Much of the refuge was set aside in 1908 by the Bureau of Indian Affairs for the Shoshone-Bannock Tribes to use for an irrigation project. Water is drawn down annually in the spring for irrigation, taking out all but about six inches of water. In many years the whole marsh can dry up in the summer.
The unnatural hydrology isn’t always ideal for birds, but there have still been 250 species recorded at the refuge. About 100 of those are known to nest there. Notably, Grays Lake is typically home to about 200 nesting pairs of sandhill cranes. That’s the largest nesting population of the species in the world.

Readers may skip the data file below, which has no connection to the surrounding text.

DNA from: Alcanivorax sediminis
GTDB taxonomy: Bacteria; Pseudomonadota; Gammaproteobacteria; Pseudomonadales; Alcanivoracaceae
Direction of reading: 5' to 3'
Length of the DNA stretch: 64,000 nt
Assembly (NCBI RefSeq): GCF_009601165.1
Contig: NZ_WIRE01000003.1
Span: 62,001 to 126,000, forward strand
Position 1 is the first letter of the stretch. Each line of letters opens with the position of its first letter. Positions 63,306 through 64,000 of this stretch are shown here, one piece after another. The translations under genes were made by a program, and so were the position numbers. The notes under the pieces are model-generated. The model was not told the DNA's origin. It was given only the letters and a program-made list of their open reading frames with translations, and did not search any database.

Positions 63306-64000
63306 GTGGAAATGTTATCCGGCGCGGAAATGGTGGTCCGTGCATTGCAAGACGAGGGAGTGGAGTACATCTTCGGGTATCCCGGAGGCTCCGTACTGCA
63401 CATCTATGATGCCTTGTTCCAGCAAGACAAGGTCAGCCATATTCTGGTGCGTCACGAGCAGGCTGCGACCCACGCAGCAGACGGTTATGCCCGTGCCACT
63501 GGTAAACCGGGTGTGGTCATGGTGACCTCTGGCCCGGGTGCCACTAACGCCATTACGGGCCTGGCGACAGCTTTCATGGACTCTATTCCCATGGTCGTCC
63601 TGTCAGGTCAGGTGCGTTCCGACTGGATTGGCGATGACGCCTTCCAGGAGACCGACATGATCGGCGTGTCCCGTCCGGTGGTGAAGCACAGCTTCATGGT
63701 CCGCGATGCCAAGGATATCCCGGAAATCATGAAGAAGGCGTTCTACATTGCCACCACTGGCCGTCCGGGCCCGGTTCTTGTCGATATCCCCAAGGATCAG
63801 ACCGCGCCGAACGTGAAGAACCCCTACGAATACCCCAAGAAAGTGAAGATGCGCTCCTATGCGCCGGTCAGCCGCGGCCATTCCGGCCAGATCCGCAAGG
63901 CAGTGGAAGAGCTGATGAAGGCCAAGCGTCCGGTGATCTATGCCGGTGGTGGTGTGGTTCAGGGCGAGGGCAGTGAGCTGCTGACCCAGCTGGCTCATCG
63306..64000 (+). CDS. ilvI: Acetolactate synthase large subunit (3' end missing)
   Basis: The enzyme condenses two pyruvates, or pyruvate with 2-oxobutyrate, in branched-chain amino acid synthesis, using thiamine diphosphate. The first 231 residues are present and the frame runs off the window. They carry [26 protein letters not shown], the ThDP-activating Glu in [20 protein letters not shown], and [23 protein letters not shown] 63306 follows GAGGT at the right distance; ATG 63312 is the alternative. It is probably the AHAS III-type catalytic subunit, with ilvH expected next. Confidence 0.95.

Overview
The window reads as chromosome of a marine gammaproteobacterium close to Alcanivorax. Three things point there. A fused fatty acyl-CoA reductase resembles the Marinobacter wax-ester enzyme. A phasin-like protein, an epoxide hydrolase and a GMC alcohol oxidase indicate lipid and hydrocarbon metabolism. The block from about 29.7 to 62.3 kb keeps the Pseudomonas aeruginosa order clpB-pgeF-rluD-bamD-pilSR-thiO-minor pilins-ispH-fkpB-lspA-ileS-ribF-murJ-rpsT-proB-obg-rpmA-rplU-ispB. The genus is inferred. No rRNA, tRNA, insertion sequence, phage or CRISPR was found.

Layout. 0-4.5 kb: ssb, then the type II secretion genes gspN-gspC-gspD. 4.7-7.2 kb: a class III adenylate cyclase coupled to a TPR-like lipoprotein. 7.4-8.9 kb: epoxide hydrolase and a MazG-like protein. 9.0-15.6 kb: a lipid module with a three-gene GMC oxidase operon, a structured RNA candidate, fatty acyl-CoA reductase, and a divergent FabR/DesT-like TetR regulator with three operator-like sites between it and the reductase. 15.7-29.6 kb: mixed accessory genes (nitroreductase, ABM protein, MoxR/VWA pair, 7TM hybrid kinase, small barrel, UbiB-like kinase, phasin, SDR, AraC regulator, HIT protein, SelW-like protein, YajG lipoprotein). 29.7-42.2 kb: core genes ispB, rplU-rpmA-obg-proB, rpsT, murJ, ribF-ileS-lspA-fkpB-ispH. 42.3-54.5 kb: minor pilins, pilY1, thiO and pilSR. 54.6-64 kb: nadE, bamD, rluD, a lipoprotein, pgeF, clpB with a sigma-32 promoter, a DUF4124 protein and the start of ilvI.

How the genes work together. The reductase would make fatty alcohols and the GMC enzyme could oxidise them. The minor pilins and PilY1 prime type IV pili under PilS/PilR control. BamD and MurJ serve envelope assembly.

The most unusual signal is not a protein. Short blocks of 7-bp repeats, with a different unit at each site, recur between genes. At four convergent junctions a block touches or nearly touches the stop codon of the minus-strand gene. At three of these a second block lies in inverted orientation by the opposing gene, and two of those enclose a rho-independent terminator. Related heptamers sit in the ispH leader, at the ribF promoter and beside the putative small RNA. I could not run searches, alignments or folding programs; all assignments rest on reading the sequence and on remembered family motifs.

Grays Lake was named for mountain man John Grey. If you’re scratching your head about why he was named Grey and the lake is Grays Lake—with an a—there is much more to trouble your gray or grey hair over than that. The mountain man was also known as Ignace Hatchiorauquasha. That last name throws my spellchecker into a desolate land where it finds no road signs. Further, on many early maps Grays Lake is marked as Days Lake. Some thought it was named for John Day, an early trapper on the Astor Expedition. He has a town in Oregon named for him, so no sobbing.
But about that name, Hatchiorauquasha. It’s Iroquois. Gray/Grey/Hatchiorauquasha was half Scottish and half Iroquois. He chose the name Ignace because he considered St. Ignatius his patron saint.